Ahmed Nazmi is a Cairo-based bassist, composer and producer with roots deep in the traditional and classic music of Egypt. As a small child in the tiny Egyptian delta town of Mit Ghamr, he got an early start on music, picking up the oud at age 6, before moving to classical guitar and drums. It wasn't until the age of 15 that he settled on the bass, the instrument that would define his musical path.
Nazmi has had an impressive career. He has toured extensively with regional giants such as Mohammed Mounir, Fathy Salama, and Lebanese master composer Ziad Rahbani, as well as his own groups, The Hot Potato Project and recently with the Ahmed Nazmi Quartet, which features renowned jazz pianist Rami Attallah, saxophonist Lety Elnaggar of Out of Nations, and monster drummer, Muhammad Ra'fat.
Nazmi's first album, Ethbat Hala (2012), claims to be the first solo album produced by a bassist in Egypt, and stars a host of local and regional musicians. On his recently released sophomore album, Shams, it isn't only Nazmi's virtuoso musicianship that defines him, as it isn't any normal electric bass he plays. In 2013, he designed a custom made six-string bass with frets in specific places so as to allow microtones, allowing him to represent the nuances of the Middle Eastern musical modes, or maqamat, in their full beauty, but with a sound unique from the fretless bass. This unique instrument, mixed with his style and tact, has given him an edge on the Oriental jazz scene.
Shams, funded by the Arab Fund for Arts and Culture (AFAC), is a dynamic and tasteful blend of Egyptian composition with jazz. Though the album is defined by Nazmi's emotive and vibrant bass, the music is flushed out with a talented and eclectic array of international instrumentalists: piano, guitar, nay, qanun, oud, accordion, mizmar, violin, percussion and drums swell into each other in percussive, subtle, and beautiful Oriental jazz. It consists of nine tracks, linked together by the unifying concept of the album, born of a challenge that Nazmi faced. As a composer, he struggled with wanting to create and play melody, but as a bassist, he needed to support. "How can I reinvent the use of my instrument in this kind of music, and at the same time sustain a seamless movement in the melodies?" he asks in the album's press release.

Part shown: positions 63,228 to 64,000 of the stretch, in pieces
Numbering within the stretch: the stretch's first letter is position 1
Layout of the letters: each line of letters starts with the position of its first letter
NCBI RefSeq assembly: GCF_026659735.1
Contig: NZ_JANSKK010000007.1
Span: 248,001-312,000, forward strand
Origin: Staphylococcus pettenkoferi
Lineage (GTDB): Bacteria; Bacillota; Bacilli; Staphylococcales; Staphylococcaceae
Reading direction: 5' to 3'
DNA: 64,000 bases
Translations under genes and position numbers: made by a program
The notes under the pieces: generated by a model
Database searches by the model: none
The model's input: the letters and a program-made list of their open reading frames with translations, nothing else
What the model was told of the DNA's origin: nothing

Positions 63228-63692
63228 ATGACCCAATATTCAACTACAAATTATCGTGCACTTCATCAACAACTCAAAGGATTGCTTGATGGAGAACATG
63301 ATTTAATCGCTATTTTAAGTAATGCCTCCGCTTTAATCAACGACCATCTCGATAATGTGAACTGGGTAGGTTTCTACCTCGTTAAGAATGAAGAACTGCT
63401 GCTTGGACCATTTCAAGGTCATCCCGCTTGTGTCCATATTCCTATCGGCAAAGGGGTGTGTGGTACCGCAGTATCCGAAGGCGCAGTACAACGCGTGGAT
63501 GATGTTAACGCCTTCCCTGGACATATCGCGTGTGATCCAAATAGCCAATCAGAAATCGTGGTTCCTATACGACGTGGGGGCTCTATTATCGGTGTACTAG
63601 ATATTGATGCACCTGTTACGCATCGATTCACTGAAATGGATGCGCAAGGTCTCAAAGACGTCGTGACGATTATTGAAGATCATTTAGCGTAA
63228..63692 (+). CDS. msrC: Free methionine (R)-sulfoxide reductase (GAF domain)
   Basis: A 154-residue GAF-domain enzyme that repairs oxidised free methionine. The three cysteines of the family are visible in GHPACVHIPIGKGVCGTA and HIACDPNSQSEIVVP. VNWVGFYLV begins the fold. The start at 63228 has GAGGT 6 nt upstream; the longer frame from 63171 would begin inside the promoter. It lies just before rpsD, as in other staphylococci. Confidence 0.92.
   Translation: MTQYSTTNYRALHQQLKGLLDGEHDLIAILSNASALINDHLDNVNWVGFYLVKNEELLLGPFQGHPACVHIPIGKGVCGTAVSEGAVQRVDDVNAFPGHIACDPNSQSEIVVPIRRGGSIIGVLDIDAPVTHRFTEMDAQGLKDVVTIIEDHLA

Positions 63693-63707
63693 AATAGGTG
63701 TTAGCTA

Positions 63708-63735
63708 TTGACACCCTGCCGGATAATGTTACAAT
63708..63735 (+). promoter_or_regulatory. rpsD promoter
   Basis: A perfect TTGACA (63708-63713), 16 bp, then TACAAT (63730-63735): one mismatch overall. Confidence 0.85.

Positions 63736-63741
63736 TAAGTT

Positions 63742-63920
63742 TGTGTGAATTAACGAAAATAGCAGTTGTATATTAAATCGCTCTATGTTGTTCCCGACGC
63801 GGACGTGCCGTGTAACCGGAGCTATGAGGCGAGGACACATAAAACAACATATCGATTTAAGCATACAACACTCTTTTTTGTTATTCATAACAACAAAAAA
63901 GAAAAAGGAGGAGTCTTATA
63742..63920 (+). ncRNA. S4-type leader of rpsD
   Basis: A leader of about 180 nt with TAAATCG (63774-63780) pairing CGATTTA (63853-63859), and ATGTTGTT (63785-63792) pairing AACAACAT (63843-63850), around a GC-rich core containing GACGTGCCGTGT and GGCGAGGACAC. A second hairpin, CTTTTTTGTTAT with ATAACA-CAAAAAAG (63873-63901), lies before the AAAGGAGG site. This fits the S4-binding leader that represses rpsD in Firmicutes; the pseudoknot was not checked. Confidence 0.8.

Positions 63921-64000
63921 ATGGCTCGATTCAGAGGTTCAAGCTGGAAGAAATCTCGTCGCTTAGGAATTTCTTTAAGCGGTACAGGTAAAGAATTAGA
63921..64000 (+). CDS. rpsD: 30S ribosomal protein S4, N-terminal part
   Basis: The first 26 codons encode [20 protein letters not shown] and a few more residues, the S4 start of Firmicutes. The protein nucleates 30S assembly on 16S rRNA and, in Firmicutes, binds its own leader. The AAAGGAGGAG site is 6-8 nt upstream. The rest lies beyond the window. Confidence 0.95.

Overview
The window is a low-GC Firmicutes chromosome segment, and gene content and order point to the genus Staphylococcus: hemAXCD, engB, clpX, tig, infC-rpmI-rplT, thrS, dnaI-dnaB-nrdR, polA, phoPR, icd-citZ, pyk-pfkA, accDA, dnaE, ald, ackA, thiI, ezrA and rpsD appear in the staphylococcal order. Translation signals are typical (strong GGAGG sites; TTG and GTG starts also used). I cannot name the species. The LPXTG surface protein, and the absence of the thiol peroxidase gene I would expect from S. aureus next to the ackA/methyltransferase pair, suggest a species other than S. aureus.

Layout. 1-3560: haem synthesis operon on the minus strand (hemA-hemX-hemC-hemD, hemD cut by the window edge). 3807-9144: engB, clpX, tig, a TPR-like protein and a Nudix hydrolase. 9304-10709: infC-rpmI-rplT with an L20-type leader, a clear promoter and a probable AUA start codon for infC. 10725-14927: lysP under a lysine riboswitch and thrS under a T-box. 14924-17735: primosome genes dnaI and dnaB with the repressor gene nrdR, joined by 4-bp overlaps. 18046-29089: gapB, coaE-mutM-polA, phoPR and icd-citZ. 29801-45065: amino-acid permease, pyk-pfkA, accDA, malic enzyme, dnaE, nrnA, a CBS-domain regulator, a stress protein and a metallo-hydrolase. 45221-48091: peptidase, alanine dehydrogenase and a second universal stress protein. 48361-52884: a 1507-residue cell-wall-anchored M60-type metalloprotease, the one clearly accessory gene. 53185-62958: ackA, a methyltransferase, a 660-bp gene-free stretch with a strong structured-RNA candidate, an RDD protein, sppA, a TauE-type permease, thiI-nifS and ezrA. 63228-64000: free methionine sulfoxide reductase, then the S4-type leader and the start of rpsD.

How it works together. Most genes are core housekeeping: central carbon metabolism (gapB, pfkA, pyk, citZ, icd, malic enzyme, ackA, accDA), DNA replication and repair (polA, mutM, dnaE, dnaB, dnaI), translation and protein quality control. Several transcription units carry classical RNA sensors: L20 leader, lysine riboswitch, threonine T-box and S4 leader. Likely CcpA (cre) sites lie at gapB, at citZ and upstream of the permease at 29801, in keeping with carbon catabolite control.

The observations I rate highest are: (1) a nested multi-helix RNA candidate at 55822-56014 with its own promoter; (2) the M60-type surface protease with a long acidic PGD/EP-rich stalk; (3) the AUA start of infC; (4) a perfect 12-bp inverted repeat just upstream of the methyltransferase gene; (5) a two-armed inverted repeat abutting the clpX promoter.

The breakthrough for him was when he wrote 'Shams', the title track of the album, in 2015. It was a creative revolution for him, as he shifted the bass from the background to the focal point of the track, where it duets with the piano. "There is a very distinctive difference in this album which is the sophistication of the harmony and the role of the piano, whereas on my first album I didn't include piano at all," he says. Indeed, the piano adds a distinct stylistic flavor to the album. 'Shams' would define the trajectory of the other songs on the album, and solidify the concept upon which they are based: the shapeshifting bass, which maneuvers smoothly between leading the melody and maintaining the groove. "I feel a sense of maturity in my playing and a desire to be unique in what I do as a bass player and a composer."
The first track, 'High Spirits', is a perfect example of that, and one of the highlight tracks on the album. It launches straight into a loping, infectious bass line in 11 count - in fact, much of the album is in odd meter. Qanun and frame drum drop in, filling in the overall rhythmic base, before violin sweeps in with an emotional flurry. Among other highlights is 'Magic Obsession', an energetic and uplifting track, propelled by driving piano and drums, bass weaving in and out of their groove, and elated violins carrying the melody. The music minimizes, allowing the bass to shine in beautiful improvisation. The album closes with 'Mada', a celebratory finale, and the only track with vocals. It begins with a mawwal (vocal improvisation) over a drone and subtle bass line, before launching into a ney and oud driven tune. It is a strong finish to a cohesive, playful and beautiful album.
On Shams, Nazmi set out to "make simple but touching and catchy melodies that would easily stick with people…I wanted the new album to be accessible to almost everybody anywhere and at the same time maintain the complexity of the compositions and be unique creating my own musical direction." Nazmi succeeds in his mission, having created an album that is solid, consistent, catchy and sophisticated. While much Oriental jazz fusion tends to lean towards the complex and cerebral, Shams succeeds in being appealing to both musicians and casual listeners alike. At moments reminiscent of Joe Zawinul, Pat Metheney and Henri Texier, the music isn't unrivaled in individuality; what is unique however, is observing Nazmi's bass cruise seamlessly between melody and supporting roles - there are many instances where it isn't clear where he is, but it doesn't matter, because in Shams, Nazmi has tastefully reimagined the bass's musicality.
Shams includes Belgian pianist Jonas Cambien, drummer Muhammad Ra’fat, percussionist Abdel Azim Barhouma “Azima”, accordionist Wael El Naggar, Mohamed Atef on nay, Islam El Asabgy on oud, Mahmoud Amer on qanoun, and Lebanese mizmar player Ali Mazbouh.